The last time we saw Thor was in 2015’s Avengers: Age of Ultron, which set him off on a mysterious quest of universal import. Now back on Asgard, the rainbow-hued home of the Norse deities, he learns that his brother, the trickster god Loki (Tom Hiddleston), has squirreled away and supplanted their father, Odin (Anthony Hopkins). After a dutiful but fun cameo from Benedict Cumberbatch’s Dr. Strange, the brothers find their aging parent, as well as something unexpected: their long-banished sister Hela, the goddess of death, who in Cate Blanchett’s devilish care uses every one of her grinning teeth to chew on lines like, “Darling, you have no idea what’s possible.” A deliciously exasperated tyrant, Hela will storm Asgard, but not before tossing Thor into the abyss, through which he will arrive on the planet Sakaar, a junkscape ruled by Goldblum’s Grandmaster, a hedonistic despot in search of gladiators to fight and die in the arena.

Though a final battle with Hela looms, this detour becomes Ragnarok’s centerpiece, and it’s where the distinctive hand of Waititi, a New Zealander known for his charming, emotionally resonant indies, is most recognizable. Like Guardians of the Galaxy director James Gunn, Waititi filters sci-fi touchstones through his own oddball lens—witness the Day-Glo Tusken Raiders that take Thor into custody—and airdrops pop-cultural detritus that works precisely because it has no business being there. (In this case, he perfectly deploys Willy Wonka’s “Pure Imagination” for a Tunnel of Terror–esque trip.) It is here where we meet the swaggering, frequently sozzled Valkyrie (Tessa Thompson, excellent), an Asgardian outcast who’s trying to drown her past in drink, and Korg (voiced in near-falsetto by Waititi himself), a gentle giant of a rock creature who might be the silliest, most likable thing in a movie full of them. And we will re-encounter the Hulk (Mark Ruffalo, sympathy-inducing), who has become Sakaar’s champion, and who will complete the buddy comedy that the film becomes in its second half.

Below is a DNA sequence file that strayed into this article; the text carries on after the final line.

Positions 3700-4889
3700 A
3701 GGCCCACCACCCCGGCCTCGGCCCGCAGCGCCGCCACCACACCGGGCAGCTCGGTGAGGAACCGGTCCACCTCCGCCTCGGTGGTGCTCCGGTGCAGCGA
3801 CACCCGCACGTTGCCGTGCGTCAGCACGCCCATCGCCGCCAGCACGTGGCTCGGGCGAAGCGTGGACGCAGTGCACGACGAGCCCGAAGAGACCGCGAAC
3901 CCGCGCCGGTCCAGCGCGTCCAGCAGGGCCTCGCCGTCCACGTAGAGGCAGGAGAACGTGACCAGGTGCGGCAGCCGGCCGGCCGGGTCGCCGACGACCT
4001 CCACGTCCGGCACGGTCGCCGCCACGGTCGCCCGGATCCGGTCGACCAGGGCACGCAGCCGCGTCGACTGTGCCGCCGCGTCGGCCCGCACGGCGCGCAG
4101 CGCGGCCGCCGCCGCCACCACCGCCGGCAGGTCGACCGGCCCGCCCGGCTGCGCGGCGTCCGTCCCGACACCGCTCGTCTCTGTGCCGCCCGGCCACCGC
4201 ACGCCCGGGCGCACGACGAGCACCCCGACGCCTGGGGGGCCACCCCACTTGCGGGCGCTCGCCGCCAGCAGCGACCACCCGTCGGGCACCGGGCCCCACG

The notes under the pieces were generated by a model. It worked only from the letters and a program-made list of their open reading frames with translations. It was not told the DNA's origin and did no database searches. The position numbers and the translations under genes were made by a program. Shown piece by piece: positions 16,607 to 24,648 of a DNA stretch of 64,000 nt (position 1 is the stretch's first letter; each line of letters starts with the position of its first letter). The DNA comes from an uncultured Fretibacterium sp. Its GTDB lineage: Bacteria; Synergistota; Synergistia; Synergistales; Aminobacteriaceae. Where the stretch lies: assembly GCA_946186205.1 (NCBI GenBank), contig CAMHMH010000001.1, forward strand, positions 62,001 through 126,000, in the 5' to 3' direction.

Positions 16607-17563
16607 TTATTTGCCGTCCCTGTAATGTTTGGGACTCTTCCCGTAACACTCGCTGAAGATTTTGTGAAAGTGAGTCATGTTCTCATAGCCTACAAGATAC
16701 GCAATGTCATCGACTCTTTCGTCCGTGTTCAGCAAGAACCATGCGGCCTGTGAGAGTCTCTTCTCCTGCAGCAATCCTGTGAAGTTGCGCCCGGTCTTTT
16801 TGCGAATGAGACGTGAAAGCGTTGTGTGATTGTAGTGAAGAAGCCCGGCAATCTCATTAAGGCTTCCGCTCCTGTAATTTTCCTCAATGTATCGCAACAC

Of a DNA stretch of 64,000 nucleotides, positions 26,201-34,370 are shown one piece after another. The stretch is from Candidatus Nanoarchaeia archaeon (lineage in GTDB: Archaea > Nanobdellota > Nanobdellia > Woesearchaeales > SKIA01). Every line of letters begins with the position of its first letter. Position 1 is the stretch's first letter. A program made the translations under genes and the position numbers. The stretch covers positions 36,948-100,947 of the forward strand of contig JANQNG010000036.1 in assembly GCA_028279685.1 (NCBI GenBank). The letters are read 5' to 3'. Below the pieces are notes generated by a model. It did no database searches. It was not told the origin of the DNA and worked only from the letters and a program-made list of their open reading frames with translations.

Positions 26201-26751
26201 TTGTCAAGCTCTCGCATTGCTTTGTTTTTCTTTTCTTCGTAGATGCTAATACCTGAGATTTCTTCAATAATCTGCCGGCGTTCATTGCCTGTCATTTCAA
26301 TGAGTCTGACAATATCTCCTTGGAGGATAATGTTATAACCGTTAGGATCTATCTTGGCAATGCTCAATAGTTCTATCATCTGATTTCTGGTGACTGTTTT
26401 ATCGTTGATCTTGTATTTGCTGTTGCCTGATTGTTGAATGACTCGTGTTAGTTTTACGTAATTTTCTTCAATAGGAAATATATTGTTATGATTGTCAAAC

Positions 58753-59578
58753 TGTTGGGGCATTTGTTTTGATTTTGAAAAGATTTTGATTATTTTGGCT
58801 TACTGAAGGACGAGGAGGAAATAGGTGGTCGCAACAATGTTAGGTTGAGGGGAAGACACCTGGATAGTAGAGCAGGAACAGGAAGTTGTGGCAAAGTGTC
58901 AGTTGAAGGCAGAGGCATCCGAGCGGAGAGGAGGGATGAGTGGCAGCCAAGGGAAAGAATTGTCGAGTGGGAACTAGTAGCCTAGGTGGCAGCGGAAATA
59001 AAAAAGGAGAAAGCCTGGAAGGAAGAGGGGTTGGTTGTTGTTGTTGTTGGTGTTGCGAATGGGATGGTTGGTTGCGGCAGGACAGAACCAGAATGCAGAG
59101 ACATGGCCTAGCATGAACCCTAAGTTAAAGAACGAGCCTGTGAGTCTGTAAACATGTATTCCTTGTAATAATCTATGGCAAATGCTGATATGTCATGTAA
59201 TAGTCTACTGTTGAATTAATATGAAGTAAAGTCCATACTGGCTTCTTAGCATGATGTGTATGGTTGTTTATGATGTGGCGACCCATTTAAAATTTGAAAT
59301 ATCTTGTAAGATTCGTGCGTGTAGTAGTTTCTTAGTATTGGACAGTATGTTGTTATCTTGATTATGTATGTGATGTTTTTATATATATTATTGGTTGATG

As it turns out, this pairing has real chemistry, even if most of Thor and the Hulk’s exchanges end with one of them slapping the other into a wall. That the film is so joke-dense, however, does eventually undercut its stakes, especially since this is the 16th Marvel Cinematic Universe film—literally the 16th—where the fate of a city, planet, universe, or all of reality is at stake. For all of the gonzo flourishes, Waititi is a fairly conventional plotter and stager of action scenes, and so eventually we must move on to a denouement we don’t quite care about, as well as a potentially weighty theme—Hela might represent the ugly origins that all prosperous societies bury—that stays too far out of focus. There’s a great Thor–Hulk interstellar road movie to be made, but this isn’t quite it.

It’s those broad jokes and small moments, from a director of small movies, that stick. That’s precisely what has made many of the better Marvel films, which feel like small pictures blown up into big ones, work so well. If you have a rock creature, why wouldn’t he make a rock-paper-scissors joke? Of course our heroes will return to Asgard via a portal known as “the devil’s anus.” And, why yes, I do want to see Hulk smash a giant serpent. Would that every superhero film had so light a touch. Not every job needs a hammer.